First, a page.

2. A device for supplying gas to an outlet pipe while changing a gas meter connected to the outlet pipe through a T, the T having two arms facing in opposite directions along a straight line and a base disposed at an angle to said arms, one of said arms being normally closed by a removable plug, said device comprising a flexible bag provided with a circular opening having a resilient rim adapted to fit in substantially gas-tight relation over the arm of the T that is normally closed by the plug, a hollow probe extending in gas tight relation into said bag, said probe having an inner end normally within said bag and an outer end outside of said bag, the inner end of said probe being adapted to extend through said T when said rim is fitted onto the T and the plug is removed from the T, said probe then extending through the arm that is normally closed by said plug into the opposite arm of the T and defining with the T two separate flow paths,

one path extending through the hollow probe into said opposite arm of the T and one path extending through said bag and around the outside of said probe into the base of said T, one of said paths leading to the outlet pipe and the other path connecting with the meter, means for supplying gas to the path that leads to the outlet pipe, and valve means for purging air from the path that connects with the meter.

3. A device for supplying gas to an outlet pipe while changing a gas meter connected to the outlet pipe through a T, the gas meter being connected to the base of the T through a union, the outlet pipe being connected to one arm of the T, and the other arm of the T being normally closed by a removable plug, said device comprising a flexible rubber bag provided at one of its ends with a circular opening, said bag having a resilient rim extending around said opening and adapted to fit in gas-tight relation over the arm of the T closed by the removable plug, a tubular, hollow, rubber probe extending into said bag in gas-tight relation therewith through the end thereof opposite said circular opening, the inner end of said probe being adapted to extend through the T into the outlet pipe when said rim is fitted over the T and the plug is removed from the T, said inner end of the probe being provided with a tapered portion adapted to form a gastight seal with the outlet pipe, so that gas may be supplied through the probe directly into the outlet pipe, a petcock attached to said bag for purging air therefrom, a flexible hose connected to the outer end of said probe for supplying gas thereto, regulating apparatus connected to said hose, and means for supplying gas to said regulating apparatus.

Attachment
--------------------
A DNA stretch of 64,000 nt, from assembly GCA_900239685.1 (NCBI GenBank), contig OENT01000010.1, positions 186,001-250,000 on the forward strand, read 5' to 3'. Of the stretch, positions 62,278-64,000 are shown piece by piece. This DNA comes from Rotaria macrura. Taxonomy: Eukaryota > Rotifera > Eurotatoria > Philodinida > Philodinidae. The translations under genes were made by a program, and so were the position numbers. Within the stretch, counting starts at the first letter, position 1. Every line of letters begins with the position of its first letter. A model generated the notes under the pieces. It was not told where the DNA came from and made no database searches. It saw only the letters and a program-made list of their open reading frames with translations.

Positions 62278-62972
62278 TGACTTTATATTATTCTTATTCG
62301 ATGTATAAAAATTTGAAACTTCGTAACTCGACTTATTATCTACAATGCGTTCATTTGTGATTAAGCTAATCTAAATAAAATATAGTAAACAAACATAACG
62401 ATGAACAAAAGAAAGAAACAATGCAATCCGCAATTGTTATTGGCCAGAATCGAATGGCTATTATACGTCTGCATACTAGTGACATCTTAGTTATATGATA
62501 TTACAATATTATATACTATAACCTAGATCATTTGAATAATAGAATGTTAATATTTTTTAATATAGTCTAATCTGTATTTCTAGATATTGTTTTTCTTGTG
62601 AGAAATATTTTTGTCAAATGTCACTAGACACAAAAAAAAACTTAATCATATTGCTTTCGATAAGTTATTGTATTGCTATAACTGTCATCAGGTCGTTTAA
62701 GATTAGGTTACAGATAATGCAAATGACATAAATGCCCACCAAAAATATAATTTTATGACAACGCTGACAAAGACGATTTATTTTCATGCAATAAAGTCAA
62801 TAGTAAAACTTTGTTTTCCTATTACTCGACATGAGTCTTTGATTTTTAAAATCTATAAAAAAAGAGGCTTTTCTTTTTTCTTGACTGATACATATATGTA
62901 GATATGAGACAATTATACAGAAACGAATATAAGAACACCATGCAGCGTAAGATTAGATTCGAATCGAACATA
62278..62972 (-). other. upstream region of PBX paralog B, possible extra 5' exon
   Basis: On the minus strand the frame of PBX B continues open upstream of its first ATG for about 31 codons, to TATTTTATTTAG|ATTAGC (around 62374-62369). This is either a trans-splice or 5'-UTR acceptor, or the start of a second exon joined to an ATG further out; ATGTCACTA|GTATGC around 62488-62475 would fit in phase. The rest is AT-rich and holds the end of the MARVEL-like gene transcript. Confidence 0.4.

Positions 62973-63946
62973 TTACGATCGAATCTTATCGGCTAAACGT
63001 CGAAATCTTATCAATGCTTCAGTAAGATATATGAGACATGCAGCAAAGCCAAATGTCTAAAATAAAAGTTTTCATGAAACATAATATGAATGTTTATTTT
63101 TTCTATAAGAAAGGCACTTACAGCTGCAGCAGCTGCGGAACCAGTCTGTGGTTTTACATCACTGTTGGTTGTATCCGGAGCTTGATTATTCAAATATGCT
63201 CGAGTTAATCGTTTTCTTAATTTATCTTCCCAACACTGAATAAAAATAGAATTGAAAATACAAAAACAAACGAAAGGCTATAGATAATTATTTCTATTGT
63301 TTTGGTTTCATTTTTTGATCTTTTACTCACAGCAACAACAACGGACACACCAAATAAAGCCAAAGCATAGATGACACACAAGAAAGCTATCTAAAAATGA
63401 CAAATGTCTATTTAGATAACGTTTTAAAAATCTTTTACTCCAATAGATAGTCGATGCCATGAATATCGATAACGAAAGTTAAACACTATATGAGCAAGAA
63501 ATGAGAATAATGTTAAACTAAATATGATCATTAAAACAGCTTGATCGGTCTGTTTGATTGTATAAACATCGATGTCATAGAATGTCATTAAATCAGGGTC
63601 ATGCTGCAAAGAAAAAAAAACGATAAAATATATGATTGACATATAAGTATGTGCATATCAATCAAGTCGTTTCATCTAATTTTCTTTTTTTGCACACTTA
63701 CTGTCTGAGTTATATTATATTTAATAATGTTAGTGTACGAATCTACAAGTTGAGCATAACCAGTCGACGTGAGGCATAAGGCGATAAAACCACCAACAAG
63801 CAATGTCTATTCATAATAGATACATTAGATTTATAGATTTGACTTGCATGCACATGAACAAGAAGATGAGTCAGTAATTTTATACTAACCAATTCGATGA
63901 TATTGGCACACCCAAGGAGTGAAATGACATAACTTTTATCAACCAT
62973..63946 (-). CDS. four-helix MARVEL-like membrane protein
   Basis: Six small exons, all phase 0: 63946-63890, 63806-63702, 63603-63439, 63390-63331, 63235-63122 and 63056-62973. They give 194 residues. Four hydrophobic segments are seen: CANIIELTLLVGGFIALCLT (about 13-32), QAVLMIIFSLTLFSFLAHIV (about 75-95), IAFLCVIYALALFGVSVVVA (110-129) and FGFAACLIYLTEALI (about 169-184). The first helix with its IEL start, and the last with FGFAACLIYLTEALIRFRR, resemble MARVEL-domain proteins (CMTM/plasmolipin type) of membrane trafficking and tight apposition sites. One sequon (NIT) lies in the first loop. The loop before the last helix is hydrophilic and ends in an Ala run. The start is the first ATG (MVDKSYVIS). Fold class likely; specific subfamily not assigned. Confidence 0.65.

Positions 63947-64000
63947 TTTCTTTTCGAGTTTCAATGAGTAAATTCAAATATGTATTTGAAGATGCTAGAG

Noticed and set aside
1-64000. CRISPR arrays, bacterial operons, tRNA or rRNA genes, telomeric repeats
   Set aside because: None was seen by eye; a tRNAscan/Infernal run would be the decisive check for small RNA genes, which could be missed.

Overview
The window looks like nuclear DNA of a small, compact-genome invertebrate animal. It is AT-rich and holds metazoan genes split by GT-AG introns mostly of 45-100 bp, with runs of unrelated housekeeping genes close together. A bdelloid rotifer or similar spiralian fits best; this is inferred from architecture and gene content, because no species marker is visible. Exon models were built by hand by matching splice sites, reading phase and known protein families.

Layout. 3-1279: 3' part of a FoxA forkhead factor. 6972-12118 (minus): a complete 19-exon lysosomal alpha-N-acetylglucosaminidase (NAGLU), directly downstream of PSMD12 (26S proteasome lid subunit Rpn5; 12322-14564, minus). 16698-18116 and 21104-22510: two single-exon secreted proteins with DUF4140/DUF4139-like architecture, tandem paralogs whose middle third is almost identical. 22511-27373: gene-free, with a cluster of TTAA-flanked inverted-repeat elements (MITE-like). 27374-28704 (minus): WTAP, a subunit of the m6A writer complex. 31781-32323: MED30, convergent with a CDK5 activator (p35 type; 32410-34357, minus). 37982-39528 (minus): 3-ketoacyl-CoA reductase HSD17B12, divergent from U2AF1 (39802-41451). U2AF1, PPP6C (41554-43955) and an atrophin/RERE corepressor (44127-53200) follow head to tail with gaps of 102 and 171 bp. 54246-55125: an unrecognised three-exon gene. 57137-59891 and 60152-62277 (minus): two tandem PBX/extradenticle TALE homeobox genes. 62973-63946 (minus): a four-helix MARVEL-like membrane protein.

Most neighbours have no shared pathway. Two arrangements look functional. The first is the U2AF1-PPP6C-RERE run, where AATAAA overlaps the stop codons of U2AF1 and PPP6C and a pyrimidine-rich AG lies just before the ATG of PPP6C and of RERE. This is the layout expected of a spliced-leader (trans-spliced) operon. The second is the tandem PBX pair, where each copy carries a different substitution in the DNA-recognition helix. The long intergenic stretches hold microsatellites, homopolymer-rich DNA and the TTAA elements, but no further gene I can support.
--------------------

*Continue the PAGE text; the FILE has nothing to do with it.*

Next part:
4. A device as in claim 3, said regulating apparatus comprising a tray, a gas inlet connection mounted on said tray, a pressure regulator valve mounted on said tray and connected to said inlet connection, and a cutofl valve mounted on said tray and connected to said pressure regulator valve.

5. A device for supplying gas to an outlet pipe while changing a gas meter connected to the outlet pipe through a T, the outlet pipe being connected to the base of the T, one arm of the T being connected to a pipe leading from the gas meter and the opposite arm of the T being normally closed by a removable plug, said device comprising a flexible bag provided with a circular opening having a resilient rim adapted to fit in gas-tight relation over the arm of the T closed by the plug, a tubular hollow probe extending into said bag, said bag being sealed in gas-tight relation to said probe, so that the hollow probe provides an outlet for air to be purged from the bag, a purge valve attached to the outer end of said probe, said probe being adapted to extend through said T when the plug is removed therefrom and into the pipe leading to the gas meter and defining with the T a flow path communicating with the outlet pipe and the bag, and auxiliary gas-supply means for supplying gas into said bag outside of said probe, so that the gas can pass alongside the probe into the outlet pipe.